• Location of the cabinets: Do the pieces need to go in between tall cabinets with finished sides? Do the pieces need to slide in under appliance garages or other cabinetry? How far do the upper cabinets hang over? Is there enough clearance between the vent hood and other cabinets? Again the possibilities are endless and would depend on each individual kitchen lay-out and - ultimately -

    • Install-ability of the fabricated pieces: Will that odd angle hold up to being moved and turned around to get on the peninsula if there is no seam in it? Will the extra large sink cut-out stay intact if we hold the piece flat and at a 45 degree angle to slide it in between those two tall towers? Again, 1,001 combinations of cabinetry and material choices will come into play on this question.

    You can ask your fabricator to put a seam at a certain location and most likely he will oblige, but if he disagrees with you, it is not (always) out of spite or laziness. Check on your fabricator's seams by going to actual kitchens he has installed. Do not trust what you see in a showroom as sole testament to your fabricator's ability to do seams.

    With modern glues and seaming methods, a seam could successfully be put anywhere in an installation without compromising the strength or integrity of the stone. If a seam is done well, there is - in theory - no "wrong" location for it. A reputable fabricator will also try to keep the number of seams in any installation to a minimum. It is not acceptable, for instance to have a seam in each corner, or at each point where the counter changes direction, like on an angled peninsula.

    Long or unusually large pieces are often done if they can fit in the constraints of a slab. Slabs as a rule of thumb will average at about 110"x65". There are bigger slabs and quite often smaller ones too. Check with the fabricator or the slab yard. They will be more than happy to tell you the different sizes of slabs they have available. Note, though, that the larger the slabs, the smaller the selection of possible colors. Slab sizes would depend in part on the capabilities of the quarry, integrity of the material or the capabilities of the machinery at the finishing plant. We have had slabs as wide as 75" and as long as 130" before, but those are monsters and not always readily available.

  • Generally, it is not a good idea to seam over a DW because there's no support for the granite, and anything heavy placed at or near the seam would stress the stone, possibly breaking it.

  • Rodding is another issue where a tremendous amount of mis-information and scary stories exist: The main purpose for rodding stone would be to add integrity to the material around cut-outs. This is primarily for transport and installation and serves no real purpose once the stone is secured and fully supported on the cabinets. It would also depend on the material. A fabricator would be more likely to rod Ubatuba than he would Black Galaxy, for instance. The flaky and delicate materials prone to fissures would be prime candidates for rodding. Rodding is basically when a fabricator cuts slots in the back of the stone and embeds steel or fiberglass rods with epoxy in the slots in the stone. You will not see this from the top or front of the installation. This is an "insurance policy" created by the fabricator to make sure that the stone tops make it to your cabinets all in one piece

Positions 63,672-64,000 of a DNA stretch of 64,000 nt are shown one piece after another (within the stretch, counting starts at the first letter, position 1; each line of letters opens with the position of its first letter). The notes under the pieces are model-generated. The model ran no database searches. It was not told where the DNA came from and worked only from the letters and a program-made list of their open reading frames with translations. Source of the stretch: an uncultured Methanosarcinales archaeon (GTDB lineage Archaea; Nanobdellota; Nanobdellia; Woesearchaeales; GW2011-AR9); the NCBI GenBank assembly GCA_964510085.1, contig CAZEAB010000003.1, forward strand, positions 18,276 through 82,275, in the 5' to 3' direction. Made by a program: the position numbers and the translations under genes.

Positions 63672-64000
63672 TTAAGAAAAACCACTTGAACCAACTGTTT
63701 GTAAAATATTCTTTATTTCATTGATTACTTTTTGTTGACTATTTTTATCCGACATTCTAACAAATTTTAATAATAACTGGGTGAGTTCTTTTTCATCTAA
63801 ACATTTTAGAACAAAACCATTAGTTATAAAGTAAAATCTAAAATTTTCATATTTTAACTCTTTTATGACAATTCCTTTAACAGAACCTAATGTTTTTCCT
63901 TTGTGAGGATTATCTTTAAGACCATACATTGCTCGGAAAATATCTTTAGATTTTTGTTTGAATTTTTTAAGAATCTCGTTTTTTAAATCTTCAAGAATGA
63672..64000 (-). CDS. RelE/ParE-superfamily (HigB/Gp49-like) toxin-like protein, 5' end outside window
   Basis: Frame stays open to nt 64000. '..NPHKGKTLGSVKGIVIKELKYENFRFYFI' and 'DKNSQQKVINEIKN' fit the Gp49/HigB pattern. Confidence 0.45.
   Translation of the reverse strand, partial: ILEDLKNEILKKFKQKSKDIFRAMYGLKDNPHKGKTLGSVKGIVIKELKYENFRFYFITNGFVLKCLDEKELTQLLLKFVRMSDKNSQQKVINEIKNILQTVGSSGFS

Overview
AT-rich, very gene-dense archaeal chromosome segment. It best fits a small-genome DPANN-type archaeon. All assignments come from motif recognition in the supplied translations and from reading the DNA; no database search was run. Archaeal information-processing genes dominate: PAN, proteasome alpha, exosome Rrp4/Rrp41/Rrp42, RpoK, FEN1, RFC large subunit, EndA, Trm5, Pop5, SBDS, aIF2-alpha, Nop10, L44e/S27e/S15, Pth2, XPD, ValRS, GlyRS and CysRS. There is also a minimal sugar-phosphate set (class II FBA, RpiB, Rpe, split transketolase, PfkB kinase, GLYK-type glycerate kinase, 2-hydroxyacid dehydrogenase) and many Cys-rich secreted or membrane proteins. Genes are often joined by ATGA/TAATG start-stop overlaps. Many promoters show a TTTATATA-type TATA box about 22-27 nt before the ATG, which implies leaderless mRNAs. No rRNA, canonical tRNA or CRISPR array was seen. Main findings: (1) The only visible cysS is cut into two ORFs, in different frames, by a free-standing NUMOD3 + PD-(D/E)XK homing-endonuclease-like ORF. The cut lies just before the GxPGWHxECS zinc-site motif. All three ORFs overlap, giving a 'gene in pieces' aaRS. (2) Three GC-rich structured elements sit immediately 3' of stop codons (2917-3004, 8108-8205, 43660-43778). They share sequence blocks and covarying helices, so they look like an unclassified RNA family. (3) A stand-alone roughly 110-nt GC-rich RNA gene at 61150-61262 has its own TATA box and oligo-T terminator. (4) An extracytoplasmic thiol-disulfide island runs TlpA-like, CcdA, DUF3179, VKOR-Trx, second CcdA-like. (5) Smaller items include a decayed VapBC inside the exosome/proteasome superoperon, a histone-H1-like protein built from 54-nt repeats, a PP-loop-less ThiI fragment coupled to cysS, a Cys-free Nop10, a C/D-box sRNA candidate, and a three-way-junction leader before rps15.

• Edges: The more rounded an edge is, the more stable it would be. Sharp, flat edges are prone to chipping under the right (or rather wrong) circumstances. Demi or full bullnose edges would almost entirely eliminate this issue. A properly milled and polished edge will be stable and durable regardless of the profile, though. My guess at why ogee and stacked edges are not more prevalent would be purely because of cost considerations. Edge pricing is determined by the amount of work needed to create it. The more intricate edge profiles also require an exponentially larger skill set and more time to perfect. The ogee edge is a very elegant edge and can be used to great effect, but could easily look overdone if it is used everywhere. We often advise our clients to combine edges for greater impact - i.e., eased edge on all work surfaces, and ogee on the island to emphasize the cabinetry or unusual shape.
    Edge profiles are largely dependent on what you like and can afford. There is no real pro or con for regular or laminated edges. They all have their place in the design world. Check with your fabricator what their capabilities and pricing are. Look at actual kitchens and ask for references.


  • Seams:
    One hallmark of a good fabricator is that they will keep the seams to a minimum [StoneGirl]

    • A generic good quality seam should have the following characteristics:
      • It should be flat. According to the Marble Institute of America (MIA) a minimal amount of lippage is acceptable (1/32"), but conscientious fabricators all strive for a perfectly flat and smooth joint.

      • It should be narrow - as in smaller than 1/16". (I think the MIA stipulates no larger than 1/8", but that is pushing it - and only if the fabricator bevels the edges of the seam, almost similar to the edge of a stone tile. This is, thank goodness, not a standard practice any more!)

      • The color on either side of the seam should match as closely as possible. On regularly patterned stones like Ubatuba for example - there should be no variation. On stones with variation in colors or veins, the match should be made as close as was humanly possible.

      • Vein direction should flow. The MIA suggests a single direction of vein flow, but it is acceptable IF DISCUSSED WITH THE CLIENT to change vein direction on a seam if no other option is available. This would happen in book matched slabs - you will have a "butterfly" seam in this case. In other cases, the fabricator could put a miter seam in a corner and change vein direction 90 degrees. This is usually done with extremely linear veining like Bamboo Green, for example, but this is something that should be discussed with the fabricator and agreed upon by the client.